Another gene-driven approach is to inject DNA into tumors with the aim of making them more responsive to immunotherapy or transforming them from “cold” tumors to “hot” tumors. One company working on this technology is OncoSec Immunotherapies, based in Pennington, New Jersey. Its advanced technology, called tavokinogene telseplasmid (TAVO), uses electrical pulses to temporarily open the membranes of cancer cells, after which DNA is injected into them.
The DNA produces IL-12, a naturally occurring immunostimulatory protein that the company’s scientists believe may help overcome resistance to checkpoint inhibitors like Keytruda, a PD-1 blocker. It is a common problem in cancer care: it is estimated that 60 to 80% of patients with melanoma, for example, do not respond to PD-1 blockade. And IL-12 cannot be administered systemically because it causes toxic side effects.
OncoSec’s DNA delivery system is designed to make the body make more of its own IL-12. “DNA essentially co-opted the cell’s function to cause it to produce IL-12,” Daniel O’Connor, CEO of OncoSec, explained in an interview.
OncoSec has partnered with Merck to test TAVO in combination with Keytruda in advanced melanoma and triple negative breast cancer. TAVO is given every six weeks as an injection into tumors, although not all tumors need to be medicated, O’Connor said. “We are seeing shrinkage in tumors treated, but also in those that are not,” he said. In April, OncoSec presented interim data from the melanoma trial, showing an overall response rate of 30%, with complete responses and no serious side effects.
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Investors continue to show enthusiasm for the idea of manipulating gene activity for an anti-cancer response. Omega Therapeutics, a Cambridge, Massachusetts-based company that recently raised $ 126 million in March to advance its “genome-tuning” drugs, including its leading liver cancer treatment, OTX-2002, recently benefited from their largesse.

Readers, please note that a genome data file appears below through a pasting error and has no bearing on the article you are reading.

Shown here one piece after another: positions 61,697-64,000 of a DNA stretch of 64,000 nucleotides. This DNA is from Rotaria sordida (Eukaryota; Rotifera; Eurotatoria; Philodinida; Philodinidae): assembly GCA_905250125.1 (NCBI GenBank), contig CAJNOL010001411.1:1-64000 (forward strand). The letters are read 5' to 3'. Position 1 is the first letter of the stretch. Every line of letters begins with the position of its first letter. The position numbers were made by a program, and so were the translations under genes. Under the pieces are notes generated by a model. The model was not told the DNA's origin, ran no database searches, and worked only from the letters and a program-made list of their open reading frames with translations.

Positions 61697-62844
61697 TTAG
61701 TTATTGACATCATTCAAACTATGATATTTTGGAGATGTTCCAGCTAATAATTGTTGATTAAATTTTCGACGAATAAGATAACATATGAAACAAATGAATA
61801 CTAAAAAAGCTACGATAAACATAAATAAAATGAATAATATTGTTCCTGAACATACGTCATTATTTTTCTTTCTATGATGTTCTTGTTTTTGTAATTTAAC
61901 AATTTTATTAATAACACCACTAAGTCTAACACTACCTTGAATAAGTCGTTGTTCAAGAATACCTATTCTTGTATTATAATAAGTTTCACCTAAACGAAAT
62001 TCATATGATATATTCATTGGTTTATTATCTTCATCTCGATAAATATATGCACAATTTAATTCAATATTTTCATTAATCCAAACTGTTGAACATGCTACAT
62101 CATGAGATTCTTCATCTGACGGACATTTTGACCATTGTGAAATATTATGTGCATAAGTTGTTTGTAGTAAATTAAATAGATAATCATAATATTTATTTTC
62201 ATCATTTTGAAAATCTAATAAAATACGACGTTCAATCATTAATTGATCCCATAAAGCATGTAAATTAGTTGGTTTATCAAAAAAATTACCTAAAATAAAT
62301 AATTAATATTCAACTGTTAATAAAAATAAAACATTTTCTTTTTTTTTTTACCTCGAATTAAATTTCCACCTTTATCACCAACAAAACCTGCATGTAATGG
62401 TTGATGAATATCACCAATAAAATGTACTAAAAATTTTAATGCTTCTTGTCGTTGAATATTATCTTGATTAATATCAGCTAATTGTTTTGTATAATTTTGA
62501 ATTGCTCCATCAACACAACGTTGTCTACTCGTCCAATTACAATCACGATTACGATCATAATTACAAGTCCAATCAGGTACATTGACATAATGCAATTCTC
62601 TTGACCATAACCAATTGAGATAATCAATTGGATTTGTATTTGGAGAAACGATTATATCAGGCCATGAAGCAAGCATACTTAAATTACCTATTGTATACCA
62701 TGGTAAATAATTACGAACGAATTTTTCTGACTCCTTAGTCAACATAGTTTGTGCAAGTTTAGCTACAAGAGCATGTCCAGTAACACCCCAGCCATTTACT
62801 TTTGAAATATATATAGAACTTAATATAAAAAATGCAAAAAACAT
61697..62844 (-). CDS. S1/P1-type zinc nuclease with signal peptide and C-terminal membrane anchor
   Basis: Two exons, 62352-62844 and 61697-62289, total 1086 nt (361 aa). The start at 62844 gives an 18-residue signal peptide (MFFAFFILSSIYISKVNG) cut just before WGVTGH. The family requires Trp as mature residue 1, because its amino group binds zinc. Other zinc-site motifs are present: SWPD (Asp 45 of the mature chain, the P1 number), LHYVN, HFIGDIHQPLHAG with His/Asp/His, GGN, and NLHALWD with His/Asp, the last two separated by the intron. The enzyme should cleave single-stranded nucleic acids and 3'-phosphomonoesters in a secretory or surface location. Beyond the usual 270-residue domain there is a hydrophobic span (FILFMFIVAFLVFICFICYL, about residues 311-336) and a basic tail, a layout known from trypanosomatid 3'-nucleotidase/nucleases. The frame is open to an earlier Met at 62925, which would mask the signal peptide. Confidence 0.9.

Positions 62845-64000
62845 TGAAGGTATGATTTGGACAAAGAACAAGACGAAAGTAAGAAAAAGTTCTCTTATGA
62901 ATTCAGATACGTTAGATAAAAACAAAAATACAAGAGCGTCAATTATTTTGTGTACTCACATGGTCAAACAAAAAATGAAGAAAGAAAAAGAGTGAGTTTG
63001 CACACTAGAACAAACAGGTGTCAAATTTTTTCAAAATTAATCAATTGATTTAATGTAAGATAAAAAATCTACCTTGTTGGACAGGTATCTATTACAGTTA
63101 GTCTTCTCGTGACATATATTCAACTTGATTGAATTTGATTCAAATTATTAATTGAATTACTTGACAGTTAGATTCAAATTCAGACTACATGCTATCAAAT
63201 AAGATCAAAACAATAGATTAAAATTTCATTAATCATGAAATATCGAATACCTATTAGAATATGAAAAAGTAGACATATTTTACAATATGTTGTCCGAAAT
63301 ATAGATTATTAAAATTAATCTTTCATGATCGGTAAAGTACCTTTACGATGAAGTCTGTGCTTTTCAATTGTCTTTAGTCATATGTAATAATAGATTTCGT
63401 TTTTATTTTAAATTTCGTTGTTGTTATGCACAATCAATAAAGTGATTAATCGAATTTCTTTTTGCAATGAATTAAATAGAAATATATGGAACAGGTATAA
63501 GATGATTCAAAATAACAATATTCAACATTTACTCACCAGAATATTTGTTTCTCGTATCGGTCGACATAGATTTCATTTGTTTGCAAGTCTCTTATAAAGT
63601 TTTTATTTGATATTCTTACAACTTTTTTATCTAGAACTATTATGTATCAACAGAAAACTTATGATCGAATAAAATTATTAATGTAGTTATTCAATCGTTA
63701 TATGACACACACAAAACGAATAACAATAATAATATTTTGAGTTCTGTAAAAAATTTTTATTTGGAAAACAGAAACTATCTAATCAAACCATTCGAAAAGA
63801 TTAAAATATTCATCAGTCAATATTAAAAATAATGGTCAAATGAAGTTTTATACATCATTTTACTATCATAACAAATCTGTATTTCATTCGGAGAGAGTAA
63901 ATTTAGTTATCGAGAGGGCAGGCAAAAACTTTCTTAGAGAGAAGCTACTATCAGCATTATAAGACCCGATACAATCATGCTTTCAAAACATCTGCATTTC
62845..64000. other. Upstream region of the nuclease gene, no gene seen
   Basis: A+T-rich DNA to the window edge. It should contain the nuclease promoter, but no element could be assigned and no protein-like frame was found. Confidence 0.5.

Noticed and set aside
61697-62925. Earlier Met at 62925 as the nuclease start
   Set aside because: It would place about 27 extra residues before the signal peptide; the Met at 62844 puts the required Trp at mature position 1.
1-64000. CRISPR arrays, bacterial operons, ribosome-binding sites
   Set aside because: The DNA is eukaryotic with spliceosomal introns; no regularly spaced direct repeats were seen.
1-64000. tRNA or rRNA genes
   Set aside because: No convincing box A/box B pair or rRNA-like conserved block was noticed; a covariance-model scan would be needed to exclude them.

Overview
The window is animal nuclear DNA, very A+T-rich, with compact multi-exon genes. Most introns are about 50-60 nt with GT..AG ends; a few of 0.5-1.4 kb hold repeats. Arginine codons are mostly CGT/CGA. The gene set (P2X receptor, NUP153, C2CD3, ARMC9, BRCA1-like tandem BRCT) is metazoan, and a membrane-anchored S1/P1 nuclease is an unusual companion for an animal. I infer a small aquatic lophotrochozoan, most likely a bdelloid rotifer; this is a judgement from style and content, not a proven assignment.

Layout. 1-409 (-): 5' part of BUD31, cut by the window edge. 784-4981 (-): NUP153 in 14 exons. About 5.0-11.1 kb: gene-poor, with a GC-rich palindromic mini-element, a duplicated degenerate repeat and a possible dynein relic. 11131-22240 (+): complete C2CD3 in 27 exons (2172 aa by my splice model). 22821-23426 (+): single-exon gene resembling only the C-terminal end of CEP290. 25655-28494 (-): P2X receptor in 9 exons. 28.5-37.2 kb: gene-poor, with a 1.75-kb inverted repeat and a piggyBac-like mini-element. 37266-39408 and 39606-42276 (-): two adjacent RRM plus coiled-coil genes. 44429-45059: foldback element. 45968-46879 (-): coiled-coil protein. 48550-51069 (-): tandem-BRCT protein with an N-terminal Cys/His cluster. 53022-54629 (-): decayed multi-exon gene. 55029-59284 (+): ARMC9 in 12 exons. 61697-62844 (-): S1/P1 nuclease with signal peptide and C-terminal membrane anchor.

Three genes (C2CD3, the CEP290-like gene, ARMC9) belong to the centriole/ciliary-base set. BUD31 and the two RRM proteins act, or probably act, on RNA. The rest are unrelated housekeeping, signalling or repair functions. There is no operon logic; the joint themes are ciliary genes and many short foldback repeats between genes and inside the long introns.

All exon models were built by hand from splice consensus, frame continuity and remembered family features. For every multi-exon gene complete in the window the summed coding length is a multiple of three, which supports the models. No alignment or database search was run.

Omega calls the drug an “epigenetic controller” because it is designed to control the expression of the carcinogenic C-MYC gene. The company’s technology adjusts gene expression without permanently altering DNA, and it does so by targeting regulatory factors in DNA loops known as isolated genomic domains (IGDs), explained CEO Mahesh Karande at Fierce Biotech in March.
“We are treating diseases created by functional or structural changes in IGDs,” Karande said at the time.
Meanwhile, in academia, researchers are constantly looking for new technologies to make the process of adjusting gene activity safer and applicable to a wider variety of tumor types.
In May, for example, researchers at MUSC Hollings Cancer Center described a peptide they are designing that can deliver siRNA into cells by adhering to antennae-like protrusions on cell surfaces known as filopodia. Researchers are initially developing the technology to target oral cancers, which typically have high levels of filopodia.
MUSC researcher leading the effort Andrew Jakymiw, Ph.D., associate professor of oral health sciences, said in an interview that while the SiRNA delivery system targeting filopodia was working, it could be applicable to a range of cancers.
“Many invasive carcinomas have high levels of filopodia, while normal cells usually have very little,” Jakymiw said. “So this could potentially be used as a strategy to target the more aggressive forms of this type of cancer. “